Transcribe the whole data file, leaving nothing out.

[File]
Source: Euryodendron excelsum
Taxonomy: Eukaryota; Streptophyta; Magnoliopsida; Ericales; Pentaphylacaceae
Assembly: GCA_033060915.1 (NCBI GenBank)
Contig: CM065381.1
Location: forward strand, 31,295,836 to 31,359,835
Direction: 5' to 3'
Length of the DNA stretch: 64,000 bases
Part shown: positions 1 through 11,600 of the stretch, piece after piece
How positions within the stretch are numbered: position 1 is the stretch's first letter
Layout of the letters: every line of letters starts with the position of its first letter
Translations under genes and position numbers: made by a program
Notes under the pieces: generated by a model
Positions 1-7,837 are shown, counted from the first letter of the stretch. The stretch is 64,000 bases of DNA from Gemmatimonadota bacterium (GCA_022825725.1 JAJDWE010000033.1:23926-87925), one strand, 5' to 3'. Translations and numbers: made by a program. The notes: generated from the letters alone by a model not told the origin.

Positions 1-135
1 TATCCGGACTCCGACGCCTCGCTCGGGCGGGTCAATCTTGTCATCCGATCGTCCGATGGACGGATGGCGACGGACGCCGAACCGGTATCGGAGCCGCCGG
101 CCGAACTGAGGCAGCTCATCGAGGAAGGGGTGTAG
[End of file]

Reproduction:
Source: Euryodendron excelsum
Taxonomy: Eukaryota; Streptophyta; Magnoliopsida; Ericales; Pentaphylacaceae
Assembly: GCA_033060915.1 (NCBI GenBank)
Contig: CM065381.1
Location: forward strand, 31,295,836 to 31,359,835
Direction: 5' to 3'
Length of the DNA stretch: 64,000 bases
Part shown: positions 1 through 11,600 of the stretch, piece after piece
How positions within the stretch are numbered: position 1 is the stretch's first letter
Layout of the letters: every line of letters starts with the position of its first letter
Translations under genes and position numbers: made by a program
Notes under the pieces: generated by a model
Positions 1-7,837 are shown, counted from the first letter of the stretch. The stretch is 64,000 bases of DNA from Gemmatimonadota bacterium (GCA_022825725.1 JAJDWE010000033.1:23926-87925), one strand, 5' to 3'. Translations and numbers: made by a program. The notes: generated from the letters alone by a model not told the origin.

Positions 1-135
1 TATCCGGACTCCGACGCCTCGCTCGGGCGGGTCAATCTTGTCATCCGATCGTCCGATGGACGGATGGCGACGGACGCCGAACCGGTATCGGAGCCGCCGG
101 CCGAACTGAGGCAGCTCATCGAGGAAGGGGTGTAG